Format

Send to

Choose Destination
Pain. 2008 Jun;136(3):331-9. Epub 2007 Aug 30.

Descending facilitatory pathways from the RVM initiate and maintain bilateral hyperalgesia after muscle insult.

Author information

1
Graduate Program in Physical Therapy and Rehabilitation Science, Pain Research Program, University of Iowa, Iowa City, IA 52242, USA.

Abstract

The rostral ventromedial medulla (RVM) is involved in facilitation of spinal nociceptive processing and generation of hyperalgesia in inflammatory and neuropathic pain models. We hypothesized that the bilateral hyperalgesia that develops after repeated intramuscular injections of acidic saline is initiated and maintained by activation of descending facilitatory pathways from the RVM. Male Sprague-Dawley rats were implanted with intracerebral guide cannulae into the nucleus raphe magnus (NRM) or the nucleus gigantocellularis (Gi). Two injections of acidic saline into one gastrocnemius muscle 5 days apart lead to robust hyperalgesia after the second injection. Either ropivacaine (local anesthetic) or vehicle (control) was microinjected into the RVM prior to the first intramuscular acid injection, prior to the second injection, or 24h after the second injection. Mechanical withdrawal thresholds of the paw (von Frey filaments) and the muscle (tweezer) were measured before and 24h after induction of hyperalgesia. The withdrawal thresholds for both the paw (cutaneous secondary hyperalgesia) and muscle (primary hyperalgesia) were decreased 24h after the second intramuscular acid injection in the vehicle control groups. Administration of ropivacaine prior to the first intramuscular acid injection had no effect on development of either cutaneous or muscle hyperalgesia that develops after the second injection. However, neither cutaneous nor muscle hyperalgesia developed in the group treated with ropivacaine prior to the second intramuscular injection. Ropivacaine also significantly reversed the hyperalgesia in the group treated 24h after the second intramuscular acid injection. Thus, the RVM is critical for both the development and maintenance of hyperalgesia after muscle insult.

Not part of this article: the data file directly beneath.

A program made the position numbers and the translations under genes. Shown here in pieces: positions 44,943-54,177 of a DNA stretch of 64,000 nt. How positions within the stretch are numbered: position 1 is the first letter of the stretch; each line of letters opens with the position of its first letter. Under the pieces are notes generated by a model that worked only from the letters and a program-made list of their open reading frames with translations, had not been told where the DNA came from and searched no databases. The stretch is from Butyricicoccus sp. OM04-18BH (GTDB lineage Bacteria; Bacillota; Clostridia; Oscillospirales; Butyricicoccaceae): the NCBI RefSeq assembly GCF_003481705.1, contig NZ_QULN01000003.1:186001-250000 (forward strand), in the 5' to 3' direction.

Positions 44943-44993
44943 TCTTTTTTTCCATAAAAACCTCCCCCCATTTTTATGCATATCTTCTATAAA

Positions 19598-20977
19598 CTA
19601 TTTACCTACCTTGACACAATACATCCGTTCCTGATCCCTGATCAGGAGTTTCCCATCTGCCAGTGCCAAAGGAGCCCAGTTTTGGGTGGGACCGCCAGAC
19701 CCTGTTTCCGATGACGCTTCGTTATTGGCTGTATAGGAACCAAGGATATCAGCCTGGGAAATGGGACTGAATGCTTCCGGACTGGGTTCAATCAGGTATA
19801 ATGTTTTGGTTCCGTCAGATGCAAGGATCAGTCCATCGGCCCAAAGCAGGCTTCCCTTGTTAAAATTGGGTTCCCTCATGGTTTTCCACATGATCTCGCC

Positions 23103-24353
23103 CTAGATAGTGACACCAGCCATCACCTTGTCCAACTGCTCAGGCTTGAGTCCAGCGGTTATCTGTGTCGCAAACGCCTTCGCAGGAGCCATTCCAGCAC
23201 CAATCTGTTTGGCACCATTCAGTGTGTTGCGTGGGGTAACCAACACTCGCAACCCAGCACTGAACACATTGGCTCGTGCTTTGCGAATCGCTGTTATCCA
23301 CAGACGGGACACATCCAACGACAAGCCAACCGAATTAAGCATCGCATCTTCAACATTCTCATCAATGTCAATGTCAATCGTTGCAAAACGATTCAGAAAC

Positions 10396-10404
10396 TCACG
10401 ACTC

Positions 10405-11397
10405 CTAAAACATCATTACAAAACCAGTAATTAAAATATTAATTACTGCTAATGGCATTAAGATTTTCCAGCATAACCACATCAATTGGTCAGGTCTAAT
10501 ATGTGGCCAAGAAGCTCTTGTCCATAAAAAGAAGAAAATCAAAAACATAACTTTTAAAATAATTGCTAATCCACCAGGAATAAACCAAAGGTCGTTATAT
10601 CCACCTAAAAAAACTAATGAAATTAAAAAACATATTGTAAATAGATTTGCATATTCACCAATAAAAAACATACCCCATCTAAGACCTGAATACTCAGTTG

PMID:
17764841
PMCID:
PMC2519171
DOI:
10.1016/j.pain.2007.07.011
[Indexed for MEDLINE]
Free PMC Article

Supplemental Content

Full text links

Icon for Wolters Kluwer Icon for PubMed Central
Loading ...
Support Center